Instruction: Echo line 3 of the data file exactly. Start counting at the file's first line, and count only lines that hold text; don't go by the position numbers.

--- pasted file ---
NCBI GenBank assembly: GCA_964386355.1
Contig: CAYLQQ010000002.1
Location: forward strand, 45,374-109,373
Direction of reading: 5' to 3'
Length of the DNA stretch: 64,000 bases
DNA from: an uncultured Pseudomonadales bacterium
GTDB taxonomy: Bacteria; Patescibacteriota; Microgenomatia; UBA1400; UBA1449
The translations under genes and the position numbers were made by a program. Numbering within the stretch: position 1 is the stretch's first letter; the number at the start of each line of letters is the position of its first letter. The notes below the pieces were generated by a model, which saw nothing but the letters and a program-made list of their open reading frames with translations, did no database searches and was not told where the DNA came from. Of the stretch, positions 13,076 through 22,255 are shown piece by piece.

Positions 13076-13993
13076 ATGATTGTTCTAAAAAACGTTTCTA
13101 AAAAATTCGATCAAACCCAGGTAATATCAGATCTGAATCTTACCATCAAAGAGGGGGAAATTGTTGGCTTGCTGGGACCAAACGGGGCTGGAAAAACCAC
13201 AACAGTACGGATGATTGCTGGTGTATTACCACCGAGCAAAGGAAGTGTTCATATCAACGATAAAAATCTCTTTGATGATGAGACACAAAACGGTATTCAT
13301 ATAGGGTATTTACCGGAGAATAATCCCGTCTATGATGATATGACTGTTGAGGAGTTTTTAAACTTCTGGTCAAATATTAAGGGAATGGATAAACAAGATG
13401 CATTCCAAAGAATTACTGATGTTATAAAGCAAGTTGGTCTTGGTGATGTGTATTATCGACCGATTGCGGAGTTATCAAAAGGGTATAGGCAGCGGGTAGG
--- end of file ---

Location: forward strand, 45,374-109,373